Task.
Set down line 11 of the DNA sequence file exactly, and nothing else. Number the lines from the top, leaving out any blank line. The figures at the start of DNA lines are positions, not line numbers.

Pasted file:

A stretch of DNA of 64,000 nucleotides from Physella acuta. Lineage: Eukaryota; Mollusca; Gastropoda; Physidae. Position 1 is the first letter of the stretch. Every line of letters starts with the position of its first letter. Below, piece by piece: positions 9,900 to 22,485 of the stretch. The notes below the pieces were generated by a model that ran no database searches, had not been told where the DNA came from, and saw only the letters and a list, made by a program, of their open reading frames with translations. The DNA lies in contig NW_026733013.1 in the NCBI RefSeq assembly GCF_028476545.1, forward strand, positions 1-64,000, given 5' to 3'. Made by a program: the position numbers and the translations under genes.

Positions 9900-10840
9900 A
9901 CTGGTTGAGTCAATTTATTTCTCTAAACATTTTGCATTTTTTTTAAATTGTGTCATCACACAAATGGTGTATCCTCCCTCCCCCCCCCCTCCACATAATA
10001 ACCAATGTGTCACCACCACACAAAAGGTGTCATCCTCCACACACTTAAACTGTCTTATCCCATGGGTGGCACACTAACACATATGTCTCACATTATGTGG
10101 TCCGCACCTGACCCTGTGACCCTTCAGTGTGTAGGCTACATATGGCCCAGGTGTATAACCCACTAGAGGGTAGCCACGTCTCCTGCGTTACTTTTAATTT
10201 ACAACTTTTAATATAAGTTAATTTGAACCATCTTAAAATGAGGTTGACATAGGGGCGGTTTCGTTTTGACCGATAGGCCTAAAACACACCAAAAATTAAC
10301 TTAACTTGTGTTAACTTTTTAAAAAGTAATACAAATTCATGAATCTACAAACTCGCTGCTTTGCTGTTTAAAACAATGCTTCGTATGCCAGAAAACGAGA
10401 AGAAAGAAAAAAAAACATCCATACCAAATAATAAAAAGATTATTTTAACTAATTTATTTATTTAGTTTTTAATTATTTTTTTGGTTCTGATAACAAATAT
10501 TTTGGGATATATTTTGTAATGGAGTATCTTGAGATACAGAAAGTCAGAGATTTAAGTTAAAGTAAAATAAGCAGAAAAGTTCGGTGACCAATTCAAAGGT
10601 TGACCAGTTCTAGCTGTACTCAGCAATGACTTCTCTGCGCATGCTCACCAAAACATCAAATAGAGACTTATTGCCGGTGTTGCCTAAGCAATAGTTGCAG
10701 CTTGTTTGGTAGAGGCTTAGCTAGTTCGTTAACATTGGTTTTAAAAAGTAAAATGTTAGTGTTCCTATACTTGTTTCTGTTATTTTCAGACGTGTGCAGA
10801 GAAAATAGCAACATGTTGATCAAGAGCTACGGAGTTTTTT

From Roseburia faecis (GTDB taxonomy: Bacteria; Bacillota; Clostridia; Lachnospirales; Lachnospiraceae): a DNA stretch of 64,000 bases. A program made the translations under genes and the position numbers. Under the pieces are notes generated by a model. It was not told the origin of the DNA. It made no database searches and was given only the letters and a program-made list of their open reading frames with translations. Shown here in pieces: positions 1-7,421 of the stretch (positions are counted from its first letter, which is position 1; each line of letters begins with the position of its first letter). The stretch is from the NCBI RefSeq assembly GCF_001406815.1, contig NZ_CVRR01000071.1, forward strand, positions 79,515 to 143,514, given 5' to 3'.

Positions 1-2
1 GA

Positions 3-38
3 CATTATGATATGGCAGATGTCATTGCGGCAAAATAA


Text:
10601 TGACCAGTTCTAGCTGTACTCAGCAATGACTTCTCTGCGCATGCTCACCAAAACATCAAATAGAGACTTATTGCCGGTGTTGCCTAAGCAATAGTTGCAG